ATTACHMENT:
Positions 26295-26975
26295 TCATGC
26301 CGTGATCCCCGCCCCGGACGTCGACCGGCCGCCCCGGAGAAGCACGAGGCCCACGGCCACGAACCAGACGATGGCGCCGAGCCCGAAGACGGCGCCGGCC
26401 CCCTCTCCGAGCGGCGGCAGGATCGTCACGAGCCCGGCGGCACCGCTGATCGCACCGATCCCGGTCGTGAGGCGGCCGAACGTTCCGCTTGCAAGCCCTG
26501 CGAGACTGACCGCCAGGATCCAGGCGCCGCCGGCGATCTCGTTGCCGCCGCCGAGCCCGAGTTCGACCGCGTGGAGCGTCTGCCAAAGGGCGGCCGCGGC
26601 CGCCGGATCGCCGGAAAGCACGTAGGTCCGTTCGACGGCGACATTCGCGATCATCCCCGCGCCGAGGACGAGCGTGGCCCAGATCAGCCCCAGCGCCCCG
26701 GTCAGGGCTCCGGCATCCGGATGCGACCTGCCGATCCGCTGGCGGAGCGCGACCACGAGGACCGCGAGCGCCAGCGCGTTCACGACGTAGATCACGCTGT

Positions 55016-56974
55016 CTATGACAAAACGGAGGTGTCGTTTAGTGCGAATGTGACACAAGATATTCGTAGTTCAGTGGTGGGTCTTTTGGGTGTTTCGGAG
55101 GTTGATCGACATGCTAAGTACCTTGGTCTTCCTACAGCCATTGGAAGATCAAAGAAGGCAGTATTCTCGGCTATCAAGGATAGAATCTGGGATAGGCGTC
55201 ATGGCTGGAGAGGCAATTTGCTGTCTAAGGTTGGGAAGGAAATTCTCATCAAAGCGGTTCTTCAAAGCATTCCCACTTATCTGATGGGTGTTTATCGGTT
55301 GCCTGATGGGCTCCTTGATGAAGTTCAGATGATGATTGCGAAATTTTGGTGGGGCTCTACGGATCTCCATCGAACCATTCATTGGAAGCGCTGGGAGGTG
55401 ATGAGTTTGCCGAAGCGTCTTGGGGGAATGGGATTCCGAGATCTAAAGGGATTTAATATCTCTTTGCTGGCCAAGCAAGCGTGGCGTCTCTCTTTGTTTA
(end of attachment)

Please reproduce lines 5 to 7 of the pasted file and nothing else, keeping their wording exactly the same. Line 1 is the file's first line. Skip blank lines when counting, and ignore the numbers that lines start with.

26501 CGAGACTGACCGCCAGGATCCAGGCGCCGCCGGCGATCTCGTTGCCGCCGCCGAGCCCGAGTTCGACCGCGTGGAGCGTCTGCCAAAGGGCGGCCGCGGC
26601 CGCCGGATCGCCGGAAAGCACGTAGGTCCGTTCGACGGCGACATTCGCGATCATCCCCGCGCCGAGGACGAGCGTGGCCCAGATCAGCCCCAGCGCCCCG
26701 GTCAGGGCTCCGGCATCCGGATGCGACCTGCCGATCCGCTGGCGGAGCGCGACCACGAGGACCGCGAGCGCCAGCGCGTTCACGACGTAGATCACGCTGT